My Reading for Dad’s Funeral

Earl F. McIntire

 I learned last year that I need to stop thinking about death as if it’s always a tragedy. The entire world is temporary and transitory, and everyone. everyone. has to die at some point. Our bodies change from infant, to teen, to middle age, to old age. Our situations in life are constantly morphing and becoming something different from one moment to the next. A life is connected by how it is analogous from one moment to another and as the woman I based my senior thesis wrote

“..if two things shared only one trait, they belonged to each other at the most profound level of their being. Every phenomenal form corresponds in this way with many others, and those with yet others. As a result of this vast latticework of resemblances, the world is one single, throbbing organism.”

The connections between things, people, places, span time and space. And despite Dad’s death, he is still connected to me in a way this way that defies time or place. This is why death is not a tragedy to me because everything is forever and always connected in their analogies.
Tragedy to me is only reserved in how life can span out, in a devastating illness, or forces of oppression. While there may be tragedy in certain things in my father’s life, there is certainly nothing tragic about how my father fought his diseases. How he handled the loss of his legs, how he clung to life with every piece of his being. He fought longer than I think most people could, or would. He made it through to see me graduate from college, one of the proudest days of my life. I will always feel his lessons, his hand in shaping me. He taught me so many countless things and he was always there for me in ways that were so important. Like making sure I knew he cared about my education. He would visit my classroom every Wednesday to be involved directly. My Dad had such a tough, stubborn attitude but never held onto his anger. He still managed to be genuine, sentimental, wistfully innocent, and completely loving while at the same time incapable of accepting defeat, always ready to fight to the last minute. He also always had a sense of humour about everything, something I appreciate so much.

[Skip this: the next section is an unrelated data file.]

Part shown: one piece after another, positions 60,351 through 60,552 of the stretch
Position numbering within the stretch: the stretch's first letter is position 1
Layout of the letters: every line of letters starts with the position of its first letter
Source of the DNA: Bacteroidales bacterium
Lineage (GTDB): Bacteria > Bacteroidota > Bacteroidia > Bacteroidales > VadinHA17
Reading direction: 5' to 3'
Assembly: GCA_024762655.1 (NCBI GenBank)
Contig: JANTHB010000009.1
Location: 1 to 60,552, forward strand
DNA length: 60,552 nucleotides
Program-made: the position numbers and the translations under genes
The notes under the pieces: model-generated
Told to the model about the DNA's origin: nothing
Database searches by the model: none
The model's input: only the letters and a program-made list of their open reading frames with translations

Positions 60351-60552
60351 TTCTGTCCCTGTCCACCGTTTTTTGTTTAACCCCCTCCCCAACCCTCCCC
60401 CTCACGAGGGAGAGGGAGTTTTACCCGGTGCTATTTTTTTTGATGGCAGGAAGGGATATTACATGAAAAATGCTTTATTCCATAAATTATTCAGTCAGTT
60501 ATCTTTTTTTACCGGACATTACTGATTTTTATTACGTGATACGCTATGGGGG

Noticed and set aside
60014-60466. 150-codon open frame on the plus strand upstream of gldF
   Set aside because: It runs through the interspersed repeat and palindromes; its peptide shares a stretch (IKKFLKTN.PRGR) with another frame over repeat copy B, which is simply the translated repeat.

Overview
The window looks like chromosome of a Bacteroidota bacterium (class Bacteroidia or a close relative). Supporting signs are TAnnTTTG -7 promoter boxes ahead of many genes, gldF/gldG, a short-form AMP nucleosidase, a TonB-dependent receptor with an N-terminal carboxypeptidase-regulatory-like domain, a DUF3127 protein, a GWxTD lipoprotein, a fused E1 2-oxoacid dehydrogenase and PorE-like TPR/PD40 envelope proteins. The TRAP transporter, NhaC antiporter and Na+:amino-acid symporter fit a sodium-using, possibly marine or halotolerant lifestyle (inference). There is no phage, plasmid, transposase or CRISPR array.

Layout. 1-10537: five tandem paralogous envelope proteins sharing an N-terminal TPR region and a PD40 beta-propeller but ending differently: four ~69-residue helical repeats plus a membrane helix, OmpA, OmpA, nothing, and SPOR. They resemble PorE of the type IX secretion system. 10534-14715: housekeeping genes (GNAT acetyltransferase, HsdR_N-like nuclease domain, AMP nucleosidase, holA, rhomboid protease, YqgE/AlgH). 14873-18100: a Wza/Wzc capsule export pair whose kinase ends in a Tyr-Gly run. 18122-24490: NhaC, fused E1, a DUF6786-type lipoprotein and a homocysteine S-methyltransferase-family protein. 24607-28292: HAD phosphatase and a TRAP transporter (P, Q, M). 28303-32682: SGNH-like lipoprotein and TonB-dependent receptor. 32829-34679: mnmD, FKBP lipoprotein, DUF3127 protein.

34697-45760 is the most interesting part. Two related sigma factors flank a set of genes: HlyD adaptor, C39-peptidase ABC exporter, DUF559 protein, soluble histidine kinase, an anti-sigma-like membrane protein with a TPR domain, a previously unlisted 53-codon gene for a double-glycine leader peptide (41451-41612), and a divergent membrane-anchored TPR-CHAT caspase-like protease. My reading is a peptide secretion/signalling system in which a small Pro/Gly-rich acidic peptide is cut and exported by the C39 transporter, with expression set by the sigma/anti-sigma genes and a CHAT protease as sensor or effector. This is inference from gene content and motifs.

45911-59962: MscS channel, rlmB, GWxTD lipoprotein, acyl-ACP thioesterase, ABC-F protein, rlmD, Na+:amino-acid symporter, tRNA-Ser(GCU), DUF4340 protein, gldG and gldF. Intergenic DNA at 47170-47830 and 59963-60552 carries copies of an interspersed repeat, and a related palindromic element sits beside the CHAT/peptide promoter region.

I love astrology-Sun and moon signs,
Virgo, Libra, Cancer, Aquarius. Even if it isn’t really real, I love reading it, studying it, thinking about it. It helps me. Dad was an Aries for sure. And as one of my favourite astrologers Linda Goodman wrote

“Aries would rather be caught dead than be caught weak-and some of them literally risk the former to avoid the latter….when you see him confined to bed with little to say, you know he’s really sick.  Even so, it may require handcuffs to keep him down.  He can survive fever high enough to kill the average person, and many of them are brought on by his head strong Mars tendency to carry through under adverse circumstances…”

This is what I will remember about Dad’s final days, how strong and courageous he was, in dealing not just with his sickness, but all the slings and arrows of life. I only hope that in my own life I can lead by example and tackle life’s problems with such tenacity.
I know it will take me time to feel the different aspects of his death in ways I can’t yet because it’s so fresh. I know that I am him in so many ways, and that I will always feel and know in some sense his presence in all of the rest of my life. So when I get married, if that ever happens, I know he will be there. When I get my first real job, he’ll be proud of me. If I ever get into graduate school, he will be more proud of me than anyone else in the world. And I know no matter what i do my Dad is so proud of me because he always made sure he was my biggest fan and supporter- A support from him that only the Michigan Football team knows.
I will miss him in the smaller, more mundane moments when I can’t call him up at 11 0’clock at night just to chat. Or ask him to go to a matinee with me, even if it is the latest chick flick, something he clearly had no interest in, but would go with me anyway. I know I can’t ask him to take me out to dinner anymore when I have a craving for china gate’s Kung Pao chicken, but even so, he would know it was never really about the Kung Pao chicken, i just wanted to have dinner with my dad. And when I visit Ann Arbor, I know I can’t have him with me anymore. He’ll have to be with me in other ways. Dad always made sure to let me know that he loved me by saying “Have I told you lately that I love you?” I would roll my eyes and say “Yes, dad, you told me yesterday and he would say “Well, I love you, I want you to always know that.” And I always did, and always will.



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